When things go wrong with your finances it may not matter how much income you have coming in. People of all income levels get their financial situations in a mess and a high level of pay might not mean you are immune to making mistakes. The problem is that if your income is too high you won't be able to file for a chapter 7 bankruptcy. Read on to learn more about this unfortunate situation and how you can cope with it.
Compare Your Income
The rules about income came about as a way to stop wealthy people from abusing and taking advantage of bankruptcy laws. When you fill out your bankruptcy paperwork, you will need to state your income and provide income tax returns and bank statements to prove it. If your income rises above the median income for your state of residency, you may be barred from filing for chapter 7 bankruptcy relief. Every state has a stated average income made by residents of the state. It might be high in California and low in Mississippi, but usually you cannot pick and choose which state to file for bankruptcy since there are minimum residency requirements
The Means Test
This test is part of the bankruptcy package and it looks at your most recent 6 months of income only. If your income is too high, there are certain qualifying deductions that might lower it enough for you to file. Some common expenses that can be deducted are housing, child care and medical expenses. Be sure to speak with your bankruptcy attorney about these deductions since using them could mean the difference between getting the debt relief you need and not. Since it only takes the previous 6 months into consideration, it might be possible for you to put your filing off for a few months if you have reason to believe that your income will drop and allow filling.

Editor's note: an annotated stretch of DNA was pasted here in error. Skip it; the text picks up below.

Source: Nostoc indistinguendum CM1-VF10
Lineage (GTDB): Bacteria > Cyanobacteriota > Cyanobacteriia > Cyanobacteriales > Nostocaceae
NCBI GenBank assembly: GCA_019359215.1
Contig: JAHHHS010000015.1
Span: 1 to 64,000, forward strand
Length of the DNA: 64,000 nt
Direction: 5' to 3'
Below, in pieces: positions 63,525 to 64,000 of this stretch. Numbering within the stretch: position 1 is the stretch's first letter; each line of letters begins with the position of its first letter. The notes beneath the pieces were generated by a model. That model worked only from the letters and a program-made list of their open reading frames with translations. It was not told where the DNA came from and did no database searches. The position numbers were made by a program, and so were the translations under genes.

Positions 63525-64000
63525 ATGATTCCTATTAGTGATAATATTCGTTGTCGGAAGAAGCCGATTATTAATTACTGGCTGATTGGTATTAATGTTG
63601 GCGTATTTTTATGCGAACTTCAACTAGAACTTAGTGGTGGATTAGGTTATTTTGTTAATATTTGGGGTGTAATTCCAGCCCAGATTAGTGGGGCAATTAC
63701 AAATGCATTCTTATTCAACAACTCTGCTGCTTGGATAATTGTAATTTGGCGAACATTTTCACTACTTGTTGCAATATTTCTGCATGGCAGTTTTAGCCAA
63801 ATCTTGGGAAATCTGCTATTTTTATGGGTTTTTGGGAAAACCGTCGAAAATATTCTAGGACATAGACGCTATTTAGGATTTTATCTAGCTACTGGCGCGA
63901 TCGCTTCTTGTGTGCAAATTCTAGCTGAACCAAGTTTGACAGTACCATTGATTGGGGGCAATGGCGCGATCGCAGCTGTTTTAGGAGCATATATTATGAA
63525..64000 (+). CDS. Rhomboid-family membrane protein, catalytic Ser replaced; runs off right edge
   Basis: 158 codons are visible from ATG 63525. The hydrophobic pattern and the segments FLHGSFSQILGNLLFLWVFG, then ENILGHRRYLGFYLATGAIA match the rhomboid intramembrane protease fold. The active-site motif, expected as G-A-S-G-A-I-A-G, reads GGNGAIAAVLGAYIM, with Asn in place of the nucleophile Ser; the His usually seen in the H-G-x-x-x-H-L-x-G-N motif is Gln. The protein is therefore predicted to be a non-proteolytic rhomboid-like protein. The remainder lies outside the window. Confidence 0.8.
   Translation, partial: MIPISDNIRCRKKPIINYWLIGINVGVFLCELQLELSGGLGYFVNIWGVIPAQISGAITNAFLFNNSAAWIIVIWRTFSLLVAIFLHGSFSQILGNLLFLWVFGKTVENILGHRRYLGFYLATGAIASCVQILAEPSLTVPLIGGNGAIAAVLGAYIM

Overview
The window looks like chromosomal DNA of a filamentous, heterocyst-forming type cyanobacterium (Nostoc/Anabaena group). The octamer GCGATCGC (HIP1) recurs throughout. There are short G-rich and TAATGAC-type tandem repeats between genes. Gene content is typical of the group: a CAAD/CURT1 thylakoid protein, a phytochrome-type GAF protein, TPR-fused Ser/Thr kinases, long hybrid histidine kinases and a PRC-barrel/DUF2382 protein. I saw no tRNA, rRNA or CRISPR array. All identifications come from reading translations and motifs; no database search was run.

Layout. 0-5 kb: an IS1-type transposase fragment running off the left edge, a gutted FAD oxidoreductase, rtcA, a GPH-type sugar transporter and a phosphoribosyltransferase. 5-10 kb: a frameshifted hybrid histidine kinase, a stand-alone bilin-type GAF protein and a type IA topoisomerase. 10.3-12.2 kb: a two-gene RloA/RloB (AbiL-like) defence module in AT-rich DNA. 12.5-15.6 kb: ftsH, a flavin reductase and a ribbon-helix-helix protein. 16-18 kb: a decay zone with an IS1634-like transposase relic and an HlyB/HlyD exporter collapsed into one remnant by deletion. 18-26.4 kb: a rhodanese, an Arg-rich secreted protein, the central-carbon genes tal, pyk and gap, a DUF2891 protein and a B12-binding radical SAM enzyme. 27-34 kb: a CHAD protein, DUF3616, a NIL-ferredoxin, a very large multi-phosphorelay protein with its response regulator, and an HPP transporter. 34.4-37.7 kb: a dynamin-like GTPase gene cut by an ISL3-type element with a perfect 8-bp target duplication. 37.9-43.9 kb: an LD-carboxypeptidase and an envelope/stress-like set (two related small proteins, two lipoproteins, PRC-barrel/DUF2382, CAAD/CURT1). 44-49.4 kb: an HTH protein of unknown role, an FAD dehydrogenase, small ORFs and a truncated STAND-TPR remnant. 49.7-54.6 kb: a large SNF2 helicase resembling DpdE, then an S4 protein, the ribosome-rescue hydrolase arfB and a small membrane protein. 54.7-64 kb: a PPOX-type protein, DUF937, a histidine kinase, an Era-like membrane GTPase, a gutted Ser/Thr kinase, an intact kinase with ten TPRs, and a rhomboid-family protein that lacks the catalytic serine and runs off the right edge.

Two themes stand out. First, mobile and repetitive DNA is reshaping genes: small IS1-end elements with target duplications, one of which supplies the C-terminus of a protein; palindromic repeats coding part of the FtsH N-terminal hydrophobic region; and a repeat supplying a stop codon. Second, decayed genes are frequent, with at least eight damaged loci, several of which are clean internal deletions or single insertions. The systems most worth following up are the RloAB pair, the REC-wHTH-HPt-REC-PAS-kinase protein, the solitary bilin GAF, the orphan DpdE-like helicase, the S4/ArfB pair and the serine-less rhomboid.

Go With Chapter 13
Most filers decide to use chapter 7 when filing due to the way it eliminates debts completely, but there is another option. By filing a chapter 13 bankruptcy, you need not worry about your income since there is no means test to worry about. You will instead work with your creditors to create a debt repayment plan that gives you some monthly relief and extends your time to pay your bills.
Speak to a bankruptcy lawyer about the debt relief you need, especially if it includes needing chapter 7 bankruptcy filing assistance.